The problem is the nature of shale oil wells: while quick to start production and expand it, they are also quick to run out of oil, so drillers need to keep drilling new ones to maintain production, which is what U.S. shale patch players have been doing for years. However, this has affected investor returns, Bloomberg notes, and now it is affecting spending plans.

“Companies should not be burning capital to be keeping the production base at an unsustainable level,” Tom Loughrey from shale oil data company Friezo Loughrey Oil Well Partners LLC told Bloomberg. “This is swing production — and that means you’re going to have to swing down.”

The situation is more positive for drilled but uncompleted wells, according to Rystad. The consultancy said yesterday that as much as 80 percent of DUCs in the U.S. shale patch have a breakeven price of less than $25 per barrel of WTI. Yet this is dangerously close to current prices.

If nobody blinks in this supply war, prices may have to go this low in order to properly reduce production and get supply-demand back in balance,” Rystad’s head of shale research, Artem Abramov, said in the news release.

“This could turn out to be one of the greatest shocks ever faced by the oil industry, as coronavirus containment measures will add to the headache of producers fighting for market share. And OPEC has clearly stated that it won’t be coming to the rescue in the second quarter of 2020,” he also said. 

Burning Trees For Heating Won’t Help With Climate Change: UK Think Tank

Burning Trees For Heating Won’t Help With Climate Change: UK Think Tank

coal

A suggestion by the UK Committee on Climate Change to burn more wood and plant replacement trees as a sustainable alternative to fossil fuels has drawn criticism from think tank Chatham House, which says this is hardly the best approach to reducing emissions.

“Expanding forest cover is undoubtedly a good thing, if you’re leaving them standing,” energy expert Duncan Brack told the Daily Telegraph. However, Brack, who served as special adviser to the Department of Energy and Climate Change, suggested that burning wood for heating was not the most sustainable way forward. Calling wood burning a carbon neutral process is “highly dubious,” Brack added.

These claims, according to the Telegraph’s environment editor, Emma Gatten, rest on the assumption that the carbon footprint of chopping down trees and burning them is offset by planting new trees to replace them. This assumption excludes the fact that older trees absorb more carbon and that it takes time to replace a forest.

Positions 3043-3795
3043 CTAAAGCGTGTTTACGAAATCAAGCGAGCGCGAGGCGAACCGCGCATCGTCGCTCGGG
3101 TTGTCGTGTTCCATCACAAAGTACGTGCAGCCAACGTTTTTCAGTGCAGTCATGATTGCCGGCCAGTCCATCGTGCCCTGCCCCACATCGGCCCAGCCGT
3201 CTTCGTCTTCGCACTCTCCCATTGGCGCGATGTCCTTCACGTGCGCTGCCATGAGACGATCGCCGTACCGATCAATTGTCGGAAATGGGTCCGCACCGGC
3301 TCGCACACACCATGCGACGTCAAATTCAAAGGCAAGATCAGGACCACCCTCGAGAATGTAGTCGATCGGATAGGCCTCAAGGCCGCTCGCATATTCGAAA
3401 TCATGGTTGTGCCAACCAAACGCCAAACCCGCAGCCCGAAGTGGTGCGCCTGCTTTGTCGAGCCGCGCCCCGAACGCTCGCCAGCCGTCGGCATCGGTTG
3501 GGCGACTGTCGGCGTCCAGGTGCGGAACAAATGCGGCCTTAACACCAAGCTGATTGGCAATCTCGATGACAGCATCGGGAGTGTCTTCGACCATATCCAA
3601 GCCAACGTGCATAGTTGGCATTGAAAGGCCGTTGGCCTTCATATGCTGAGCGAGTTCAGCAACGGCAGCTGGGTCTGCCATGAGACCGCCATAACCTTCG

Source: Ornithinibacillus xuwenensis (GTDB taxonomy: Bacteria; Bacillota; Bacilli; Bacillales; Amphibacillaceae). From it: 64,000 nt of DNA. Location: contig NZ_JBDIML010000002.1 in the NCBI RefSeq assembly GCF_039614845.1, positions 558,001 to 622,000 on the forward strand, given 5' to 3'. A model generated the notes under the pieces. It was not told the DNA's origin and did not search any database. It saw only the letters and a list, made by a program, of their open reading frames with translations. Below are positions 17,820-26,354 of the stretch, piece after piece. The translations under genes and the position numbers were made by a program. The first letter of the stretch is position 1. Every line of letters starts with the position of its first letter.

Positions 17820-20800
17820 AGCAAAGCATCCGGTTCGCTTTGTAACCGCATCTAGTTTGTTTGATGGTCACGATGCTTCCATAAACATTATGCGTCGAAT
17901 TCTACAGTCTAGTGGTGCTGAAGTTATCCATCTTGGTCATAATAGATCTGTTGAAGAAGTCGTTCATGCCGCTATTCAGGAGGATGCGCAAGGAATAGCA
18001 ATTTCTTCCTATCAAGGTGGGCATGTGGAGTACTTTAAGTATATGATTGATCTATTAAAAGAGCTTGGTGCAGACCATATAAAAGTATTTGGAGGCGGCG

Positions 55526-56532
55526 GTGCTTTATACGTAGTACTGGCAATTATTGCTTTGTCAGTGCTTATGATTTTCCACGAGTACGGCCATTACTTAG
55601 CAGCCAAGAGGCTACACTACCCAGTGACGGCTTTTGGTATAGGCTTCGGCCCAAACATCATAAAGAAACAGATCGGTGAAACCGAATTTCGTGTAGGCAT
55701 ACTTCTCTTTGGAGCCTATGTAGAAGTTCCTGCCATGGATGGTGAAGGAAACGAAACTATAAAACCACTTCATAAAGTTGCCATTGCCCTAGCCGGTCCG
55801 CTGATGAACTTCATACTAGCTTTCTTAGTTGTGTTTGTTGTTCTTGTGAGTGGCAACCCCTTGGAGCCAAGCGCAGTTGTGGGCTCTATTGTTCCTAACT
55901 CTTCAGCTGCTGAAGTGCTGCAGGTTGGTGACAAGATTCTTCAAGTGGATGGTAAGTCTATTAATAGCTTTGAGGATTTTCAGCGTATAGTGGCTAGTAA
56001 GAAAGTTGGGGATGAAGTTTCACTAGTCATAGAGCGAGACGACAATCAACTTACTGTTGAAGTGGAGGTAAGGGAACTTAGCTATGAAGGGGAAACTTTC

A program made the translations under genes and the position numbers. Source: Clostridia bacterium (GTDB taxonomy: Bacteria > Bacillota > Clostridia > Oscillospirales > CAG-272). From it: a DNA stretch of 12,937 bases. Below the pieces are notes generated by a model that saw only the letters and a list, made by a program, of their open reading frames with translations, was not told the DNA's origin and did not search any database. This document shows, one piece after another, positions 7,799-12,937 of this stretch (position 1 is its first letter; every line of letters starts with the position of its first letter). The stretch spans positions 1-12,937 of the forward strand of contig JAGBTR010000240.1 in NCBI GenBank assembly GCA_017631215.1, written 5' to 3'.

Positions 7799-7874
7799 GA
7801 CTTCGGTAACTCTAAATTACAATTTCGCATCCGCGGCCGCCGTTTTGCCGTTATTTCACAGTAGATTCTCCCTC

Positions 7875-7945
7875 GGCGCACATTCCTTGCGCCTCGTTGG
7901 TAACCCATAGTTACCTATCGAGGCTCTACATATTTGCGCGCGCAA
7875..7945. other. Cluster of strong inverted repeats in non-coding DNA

“You can leave trees standing and they will continue to absorb carbon for decades,” Brack says. “But the biomass industry implicitly assumes that forests at some point stop reach a saturation point for carbon intake and can be harvested and simply replaced.” 

The benefit of planting trees to mitigate the effects of climate change has been put to the test on a wider scale as well. A study released last year found that reforestation could work, but it had to be done at a massive scale.

We need to plant 25 percent more trees than there are on Earth right now, or more than half a trillion in total, the study found. This would reduce the amount of carbon in the atmosphere by a quarter, erasing 20 years of emissions. Yet it would not solve the climate problem on its own, without a sustained effort to cut emissions, commentators on the study said.

The Fatal Flaw In A Perfect Energy Solution

The Fatal Flaw In A Perfect Energy Solution

Solar wind tower

More than thirty years ago a giant tower was built in Manzanares, Spain, to produce electricity in a way that at the time must have seen even more eccentric than it seems now, by harnessing the power of air movement. The Manzanares tower was, sadly, toppled by a storm. Decades ago, several other firms tried to replicate the idea, but none has succeeded. Why?

A simple idea

The idea behind the so-called solar wind towers is pretty straightforward. The more popular version is the solar updraft tower, which works as follows:

On the ground, around the hollow tower, there is a solar energy collector—a transparent surface suspended a little above ground—which heats the air underneath.

As the air heats up, it is drawn into the tower, also called a solar chimney, since hot air is lighter than cold air. It enters the tower and moves up it to escape through the top. In the process, it activates a number of wind turbines located around the base of the tower. The main benefit over other renewable technologies? Doing away with the intermittency of PV solar, since the air beneath the collector could stay hot even when the sun is not shining.

A more recent take on solar wind towers involved water as well. Dubbed the Solar Wind Downdraft Tower, this project first made headlines in 2014, but since then there have been few updates, and those have been far between. The latest was from last year, when the company behind it, Solar Wind Energy Tower, announced a letter of intent by an investment company to provide financing for the project. That financing was to come from investors that the company was yet to find.